The subscapularis, shown on the left, performs shoulder internal rotation. The other 3 rotator cuff muscles (supraspinatus, infraspinatus, teres minor) performs shoulder external rotation.

Step 2: Shoulder Flexion Range of Motion Exercise

Return to the starting position and raise your elbows forward as far as you can easily.

Range of Motion Exercise for Shoulder Flexion

You should still have your arms externally rotated and your palms should be facing you.

Step 3: Shoulder Shrug Exercise

Once you hit resistance, shrug your shoulders to continue the upward motion.

Range of Motion Exercises for Shoulder - Shrug

This elevates and upwardly rotates your shoulders using your upper trapezius and serratus anterior muscles.

Trapezius serratus anterior

It also stretches your latissimus dorsi muscles.

How To Stretch Tight Lat Dorsi Muscles

Step 4: Repeat Exercise in Varying Arm Positions

You can perform this exercise with your elbows in different positions—forward, out to the side, or midway between.

With your elbows positioned in front as shown above, that focuses more on shoulder flexion range of motion.

Shoulder Scaption Range of Motion

With your elbows midway between straight forward and out to the side, this positions the shoulder blade closer to it's natural alignment, around 30 degrees in front of straight out to the side. This motion is known as scapular plane abduction or also called scaption.

Range of Motion Exercise for Shoulder Scaption

This exercise is easiest to perform with your arms in the scapular plane. You'll probably have the greatest range of motion with your arms positioned this way.

Shoulder Abduction Range of Motion

You can also perform this exercise with your arms straight out to the side to improve shoulder abduction range of motion.

Range of Motion Exercise for Shoulder Abduction

When you do it this way, you stretch your chest muscles and strengthen all parts of your trapezius muscle to a greater extent.

Step 5: Combining The Steps Into One Exercises

The final step is combining all of these motions into a single shoulder range of motion exercise.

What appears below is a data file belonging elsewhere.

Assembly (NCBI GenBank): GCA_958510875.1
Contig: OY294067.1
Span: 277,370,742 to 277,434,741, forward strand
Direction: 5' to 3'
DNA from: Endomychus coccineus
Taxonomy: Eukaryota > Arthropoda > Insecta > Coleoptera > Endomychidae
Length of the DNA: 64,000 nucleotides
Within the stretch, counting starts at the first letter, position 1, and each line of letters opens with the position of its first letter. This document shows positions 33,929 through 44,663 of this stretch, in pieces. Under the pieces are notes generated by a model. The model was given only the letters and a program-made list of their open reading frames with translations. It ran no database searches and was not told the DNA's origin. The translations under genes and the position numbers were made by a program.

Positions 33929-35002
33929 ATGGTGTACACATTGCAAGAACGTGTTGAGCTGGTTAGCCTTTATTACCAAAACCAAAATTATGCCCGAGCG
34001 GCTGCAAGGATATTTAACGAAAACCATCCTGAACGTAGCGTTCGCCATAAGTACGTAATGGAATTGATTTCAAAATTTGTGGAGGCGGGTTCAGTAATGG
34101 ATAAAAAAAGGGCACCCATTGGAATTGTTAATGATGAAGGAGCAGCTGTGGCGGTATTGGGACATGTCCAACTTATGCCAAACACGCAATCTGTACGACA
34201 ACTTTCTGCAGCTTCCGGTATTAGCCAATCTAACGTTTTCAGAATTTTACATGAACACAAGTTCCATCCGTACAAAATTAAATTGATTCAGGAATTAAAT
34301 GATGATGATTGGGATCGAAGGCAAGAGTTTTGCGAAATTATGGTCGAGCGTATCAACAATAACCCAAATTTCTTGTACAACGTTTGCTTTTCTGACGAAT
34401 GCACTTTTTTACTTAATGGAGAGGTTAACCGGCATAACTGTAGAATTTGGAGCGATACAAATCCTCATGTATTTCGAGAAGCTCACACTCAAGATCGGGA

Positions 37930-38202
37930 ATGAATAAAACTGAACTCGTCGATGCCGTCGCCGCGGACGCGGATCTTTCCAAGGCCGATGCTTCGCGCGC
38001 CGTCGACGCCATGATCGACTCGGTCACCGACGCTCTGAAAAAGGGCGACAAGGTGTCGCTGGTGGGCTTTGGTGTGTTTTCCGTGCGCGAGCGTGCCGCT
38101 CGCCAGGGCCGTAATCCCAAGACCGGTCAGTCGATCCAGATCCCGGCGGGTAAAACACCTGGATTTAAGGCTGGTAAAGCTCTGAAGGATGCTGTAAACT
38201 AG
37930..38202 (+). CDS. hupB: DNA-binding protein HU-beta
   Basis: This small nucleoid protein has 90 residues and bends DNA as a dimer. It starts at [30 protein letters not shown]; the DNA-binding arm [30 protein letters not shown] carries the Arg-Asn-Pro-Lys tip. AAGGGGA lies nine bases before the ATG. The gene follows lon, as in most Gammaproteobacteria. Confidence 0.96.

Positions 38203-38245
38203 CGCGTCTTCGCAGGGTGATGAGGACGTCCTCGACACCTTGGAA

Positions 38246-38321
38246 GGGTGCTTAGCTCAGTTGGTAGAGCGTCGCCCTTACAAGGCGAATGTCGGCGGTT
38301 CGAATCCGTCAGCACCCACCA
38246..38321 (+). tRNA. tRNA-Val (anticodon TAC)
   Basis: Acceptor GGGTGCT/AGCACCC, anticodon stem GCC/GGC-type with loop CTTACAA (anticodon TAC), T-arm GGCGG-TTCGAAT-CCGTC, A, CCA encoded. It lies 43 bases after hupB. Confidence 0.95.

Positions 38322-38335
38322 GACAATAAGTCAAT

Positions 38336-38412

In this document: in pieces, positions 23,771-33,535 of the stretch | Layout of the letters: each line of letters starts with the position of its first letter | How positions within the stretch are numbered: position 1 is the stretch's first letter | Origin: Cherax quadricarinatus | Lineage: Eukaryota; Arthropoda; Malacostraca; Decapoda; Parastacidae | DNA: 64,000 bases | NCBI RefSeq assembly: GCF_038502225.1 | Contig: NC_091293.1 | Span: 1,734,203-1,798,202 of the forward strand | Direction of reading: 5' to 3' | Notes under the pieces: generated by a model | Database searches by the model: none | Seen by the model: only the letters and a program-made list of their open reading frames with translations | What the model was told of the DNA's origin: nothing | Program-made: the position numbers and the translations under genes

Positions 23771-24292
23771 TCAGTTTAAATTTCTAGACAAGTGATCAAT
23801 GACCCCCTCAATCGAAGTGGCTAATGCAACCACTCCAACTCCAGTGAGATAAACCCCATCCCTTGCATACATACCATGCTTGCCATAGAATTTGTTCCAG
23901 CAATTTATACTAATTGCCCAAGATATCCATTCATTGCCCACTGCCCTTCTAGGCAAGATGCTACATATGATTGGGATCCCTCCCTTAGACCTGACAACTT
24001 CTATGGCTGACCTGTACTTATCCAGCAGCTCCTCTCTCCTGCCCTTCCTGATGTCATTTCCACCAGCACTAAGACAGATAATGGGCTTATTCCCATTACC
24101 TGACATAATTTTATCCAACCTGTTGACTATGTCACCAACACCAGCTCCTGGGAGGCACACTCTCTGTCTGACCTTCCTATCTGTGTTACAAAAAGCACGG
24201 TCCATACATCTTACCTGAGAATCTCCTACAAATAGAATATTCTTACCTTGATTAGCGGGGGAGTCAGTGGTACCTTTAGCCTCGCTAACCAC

1. Start out in the starting position.
    1. Go into internal rotation.
    2. Go back into external rotation.
  2. Lift your arms up into shoulder flexion.
    1. Shrug your shoulders.
    2. Lower back down to the starting position.
    3. Go into internal rotation.
    4. Go back into external rotation.
  3. Move your arms out in to shoulder scaption.
    1. Lift your elbows.
    2. Lower back down to the starting position.
    3. Go into internal rotation.
    4. Go back into external rotation.
  4. Move your arms all the way out to the side. 
    1. Lift your elbows into shoulder abduction.
    2. Shrug your shoulders.
    3. Lower back down to the starting position.
  5. Repeat.

If you repeat this entire sequence 5-10 times per session and do this exercise 1-2 times per day, you should see a gradual improvement in your pain-free shoulder range of motion.

Need More Help For Shoulder Pain?

There's more to getting rid of shoulder pain than just doing exercises. Even the right exercises are only a small part of the recovery process.

Keep in mind that even if you exercise 1 hour per day, what you do the other 23 hours of your day have a much larger effect on your shoulder pain.

If you live in the St. Louis area and need help to figure out what's causing your shoulder pain and how to get rid of it, tap the button below to request an appointment with one of our specialist physical therapists.